Brazilian Jiu Jitsu vs Japanese Jiu Jitsu. Are they similar? Or worlds apart?
Japan may not necessarily the home of martial arts.  However, we can’t deny that a great variety of martial arts styles come from this island country in the Pacific. Aikido, Karate, and Judo are only a few examples. Let’s talk about one of those styles in particular, though. It’s one of the most popular martial arts today: Jiu Jitsu.
Is Jiu Jitsu Japanese or Brazilian? Well, the term itself is Japanese, translating to gentle art. Japanese samurai developed it as a way to engage in unarmed combat. You would think that striking is a viable option, but they wore heavy armour that made it ineffective.  Some strikes did come later, though they are supplementary in the art form. The origins of Jiu Jitsu still hold today. It is still a martial art primarily acting on joint manipulation, chokes and holds. 
Jiu Jitsu has Japanese and Brazilian forms. But is there a difference between Jiu Jitsu and Brazilian Jiu Jitsu? Well, there are some key similarities and differences between the two. We’ll explore them in this article.
1 Ground Fighting
Many assume that Jiu Jitsu is an exclusively ground based martial art. This is not the case, though we can see where the confusion is coming from.
BJJ is almost always performed on the ground, but it’s not the same for its Japanese counterpart. Japanese Jiu Jitsu developed as a hybrid martial art. It had ground fighting, but that was only one part of the system. Brazilian Jiu Jitsu, on the other hand, takes influence from earlier versions of Kodokan Judo. Particularly, pre-WW2 versions of it. (It was then that it had a greater emphasis on ground fighting.)
Mitsuyo Maeda – The man, the legend.
Mitsuyo Maeda was a Judoka (student of Judo) from Japan. He made himself known as Count Combat as he travelled the world teaching Judo. Maeda was small in stature, standing at only 164cm. Yet, he fought with practitioners of different disciplines, winning over a thousand fights. Unimposing and incredibly skilled. This was the sensei of Carlos Gracie, founder of Brazilian Jiu Jitsu.
Judo had a strong influence on the formation of Brazilian Jiu Jitsu. Because of this, striking is prohibited when training or competing in BJJ.
Some techniques deal with the dangers that come from receiving strikes. (An excellent example of this is the get-up technique.) However, there are no offensive striking techniques in BJJ at all.
This is not the case in Japanese Jiu Jitsu. Although not the primary focus, striking does play a significant role. Striking in JJJ helps close the gap between two fighters. This puts them in close enough range to execute a takedown and eventually a hold, lock, or choke.
Positioning is critical when training BJJ, and striking isn’t permitted in training/competition. However, it’s best to know how to apply both at the same time. After all, an altercation outside of the gym will have no rules to prohibit strikes. Therefore, ensure you are conscious about both when training. This is to not build up bad habits that may put you at a disadvantage later on.
After all, self-defence is one of the perks of martial arts. While competition is important, it’s best not to neglect practices with real-world applicability.
The influence of Eddie Bravo
There is a competition growing in popularity called Combat Jiu Jitsu. Eddie Bravo, a pioneer in the BJJ world, founded this promotion. Bravo has made a name in bridging the gap between BJJ and its use in MMA. Combat Jiu Jitsu follows almost the same ruleset as traditional BJJ, with one notable difference. It allows open palm strikes.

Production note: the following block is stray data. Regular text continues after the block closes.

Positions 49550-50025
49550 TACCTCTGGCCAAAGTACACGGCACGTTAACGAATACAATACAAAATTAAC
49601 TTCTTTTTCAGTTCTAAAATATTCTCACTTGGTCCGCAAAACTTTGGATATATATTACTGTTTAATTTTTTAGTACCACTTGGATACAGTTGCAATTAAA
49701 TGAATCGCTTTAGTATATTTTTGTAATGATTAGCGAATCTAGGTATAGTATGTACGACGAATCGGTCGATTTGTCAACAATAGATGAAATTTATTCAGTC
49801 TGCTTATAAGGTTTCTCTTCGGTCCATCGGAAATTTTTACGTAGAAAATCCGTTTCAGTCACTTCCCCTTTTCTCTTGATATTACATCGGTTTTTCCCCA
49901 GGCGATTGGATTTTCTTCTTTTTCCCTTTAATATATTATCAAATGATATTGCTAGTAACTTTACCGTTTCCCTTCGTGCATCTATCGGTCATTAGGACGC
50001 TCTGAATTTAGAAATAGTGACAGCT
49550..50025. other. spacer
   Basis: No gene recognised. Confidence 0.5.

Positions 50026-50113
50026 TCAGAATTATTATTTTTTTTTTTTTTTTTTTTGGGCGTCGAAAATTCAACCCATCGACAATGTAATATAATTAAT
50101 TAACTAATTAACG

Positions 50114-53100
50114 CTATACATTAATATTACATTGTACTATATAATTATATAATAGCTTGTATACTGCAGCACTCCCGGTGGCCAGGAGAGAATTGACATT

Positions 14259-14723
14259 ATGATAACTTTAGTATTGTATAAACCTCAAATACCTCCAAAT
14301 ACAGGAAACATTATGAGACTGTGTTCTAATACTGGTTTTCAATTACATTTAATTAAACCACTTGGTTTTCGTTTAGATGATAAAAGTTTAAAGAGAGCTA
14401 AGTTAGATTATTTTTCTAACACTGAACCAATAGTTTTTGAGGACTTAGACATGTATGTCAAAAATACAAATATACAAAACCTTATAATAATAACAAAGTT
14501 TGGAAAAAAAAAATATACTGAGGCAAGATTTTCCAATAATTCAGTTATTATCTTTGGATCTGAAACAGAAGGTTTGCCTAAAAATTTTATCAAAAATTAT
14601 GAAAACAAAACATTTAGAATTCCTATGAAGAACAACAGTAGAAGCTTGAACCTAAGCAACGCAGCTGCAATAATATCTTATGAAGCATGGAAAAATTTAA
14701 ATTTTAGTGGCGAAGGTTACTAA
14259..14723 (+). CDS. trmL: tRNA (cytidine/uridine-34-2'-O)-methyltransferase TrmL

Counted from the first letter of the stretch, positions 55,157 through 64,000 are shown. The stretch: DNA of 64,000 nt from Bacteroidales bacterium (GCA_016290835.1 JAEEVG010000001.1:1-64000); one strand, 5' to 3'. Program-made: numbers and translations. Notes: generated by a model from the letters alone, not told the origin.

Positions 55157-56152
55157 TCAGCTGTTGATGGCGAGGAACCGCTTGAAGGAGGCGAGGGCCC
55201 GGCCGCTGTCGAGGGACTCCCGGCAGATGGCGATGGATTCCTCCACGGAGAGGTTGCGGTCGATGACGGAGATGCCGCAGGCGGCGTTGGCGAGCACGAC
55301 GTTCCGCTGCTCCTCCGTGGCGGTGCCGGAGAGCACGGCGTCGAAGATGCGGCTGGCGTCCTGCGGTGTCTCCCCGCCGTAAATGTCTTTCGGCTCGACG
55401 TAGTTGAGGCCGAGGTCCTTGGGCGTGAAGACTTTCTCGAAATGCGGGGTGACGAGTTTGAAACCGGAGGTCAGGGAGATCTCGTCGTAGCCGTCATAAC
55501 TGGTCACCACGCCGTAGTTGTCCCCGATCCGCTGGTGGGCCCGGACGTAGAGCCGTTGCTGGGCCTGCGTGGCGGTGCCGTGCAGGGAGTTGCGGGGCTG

3 Real-World Applicability
There are many reasons why someone might start doing martial arts. One of the most common reasons is self-defence. There isn’t much that can prepare a person for confrontation other than simulating combat. We call this simulation ‘sparring’ in other arts and ‘rolling’ in BJJ.
Japanese Jiu Jitsu doesn’t typically incorporate this aspect of training. Some schools include sparring, especially those geared towards the sport aspect. However, they emphasize learning and refining kata, like Karate. Kata are movements practised to increase speed and precision when executing techniques. 
Kata is excellent for technical accuracy. The downside is that without a resisting partner, it isn’t realistic. This may leave students at a disadvantage when they meet conflict in the outside world.
On the other hand, sparring is a significant component of BJJ. Schools encourage their students to take part, as it provides opportunities to practise. In fact, you’ll find it tedious to train without a partner.
The best thing about this setup is that they get a taste of what it’s like to go up against a resisting opponent. This prepares them for what may happen in a real-world confrontation.
UFC – BJJ’s coming out party
Mixed martial arts (MMA) has grown exponentially in the past two decades. It was at UFC 1 that Royce Gracie showed the world how effective BJJ could be. Even more impressive was that this was when UFC had far fewer rules than today. Eye gouging, no weight classes, no rounds, and no judges were the norm.
It is interesting to note that the majority of professional MMA fighters today know BJJ. They have at least some working knowledge of how to use it for offence and defence. Unsurprising, considering that BJJ complements striking disciplines such as Boxing and Muay Thai.
There is a clear difference between Brazilian Jiu Jitsu vs Japanese Jiu Jitsu, and it’s not all that difficult to identify. Given BJJ’s involvement in mainstream media, its popularity continues to grow, allowing the art to evolve and move forward. That’s not to say that Japanese Jiu Jitsu is obsolete. If you’re looking for a traditional martial arts experience, Japanese Jiu Jitsu is the way to go.